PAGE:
Watch out! Top 5 slip-and-fall risks that could get your building sued

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How much total do you plan to tip the building staff this year?

More than half of all lawsuits filed against co-ops and condos in the last year involved that classic of the personal injury lawyer: "slip-and-falls." To make sure it doesn't happen to your building (and that you and your fellow residents don't end up indirectly footing the bill for damages), Habitat Magazine has rounded up the five most common spots for these kinds of accidents.

They are, in order of prevalence: Uneven sidewalks (since more people use the sidewalk around a building than live in a building), slippery snow and ice, wet floors, dangerous floor coverings, and slippery pool areas. 

For the exterior of the building, the board should keep a close eye on tree roots, which have a way of sprouting through the sidewalk to create uneven, unsafe pavement. And after a snowfall, you'll have to abide by the "four hour rule," clearing and salting the sidewalk within four hours of the time it stops snowing, or else run the risk of a suit from someone who slips on the ice. Your staff will also need to maintain the area (plan for check-ins on icy sidewalks every couple of hours). For a little extra buffer against litigious, clumsy pedestrians, consider a sign warning of icy conditions in the area.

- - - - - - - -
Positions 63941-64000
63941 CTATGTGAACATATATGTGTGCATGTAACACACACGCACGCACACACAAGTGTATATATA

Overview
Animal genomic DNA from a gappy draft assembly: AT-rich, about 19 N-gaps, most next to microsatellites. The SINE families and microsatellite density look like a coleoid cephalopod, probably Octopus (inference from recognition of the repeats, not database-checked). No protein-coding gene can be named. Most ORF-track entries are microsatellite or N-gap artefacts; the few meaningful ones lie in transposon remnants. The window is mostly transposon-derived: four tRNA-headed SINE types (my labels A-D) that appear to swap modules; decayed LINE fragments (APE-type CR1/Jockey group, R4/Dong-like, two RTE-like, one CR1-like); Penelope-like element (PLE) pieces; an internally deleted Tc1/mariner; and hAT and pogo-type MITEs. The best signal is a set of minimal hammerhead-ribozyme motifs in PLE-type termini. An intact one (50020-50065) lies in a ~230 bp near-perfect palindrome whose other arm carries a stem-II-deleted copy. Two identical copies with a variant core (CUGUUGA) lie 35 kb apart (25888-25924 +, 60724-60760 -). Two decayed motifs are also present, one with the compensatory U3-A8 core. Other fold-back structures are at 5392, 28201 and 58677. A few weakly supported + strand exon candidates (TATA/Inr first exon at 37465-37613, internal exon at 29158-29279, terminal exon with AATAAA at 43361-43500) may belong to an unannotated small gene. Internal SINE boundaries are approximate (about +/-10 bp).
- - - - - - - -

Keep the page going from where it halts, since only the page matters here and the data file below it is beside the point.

Inside the building, wet floors are a going concern,  and the doorman, porter, or super should put out runners and mats when it's rainy out and residents are tromping in with wet feet. If you're lucky enough to have a pool in the building, have residents sign a waiver, and consider rules requiring underage residents to be accompanied by a parent, and for a lifeguard to be on duty. And even though rugs will help keep tile or marble floors from getting slick, Habitat notes that they should be "feathered," meaning that there's a rubber border to prevent tripping in places where they go from a high to low surface (i.e. on stairs).

If you suspect your building is slacking on this front, broach the issue at your next board meeting: not only do you not want your building tangled up in a lawsuit, you also don't want to be the poor schmuck who faceplants in front of the doorman the next time it snows.


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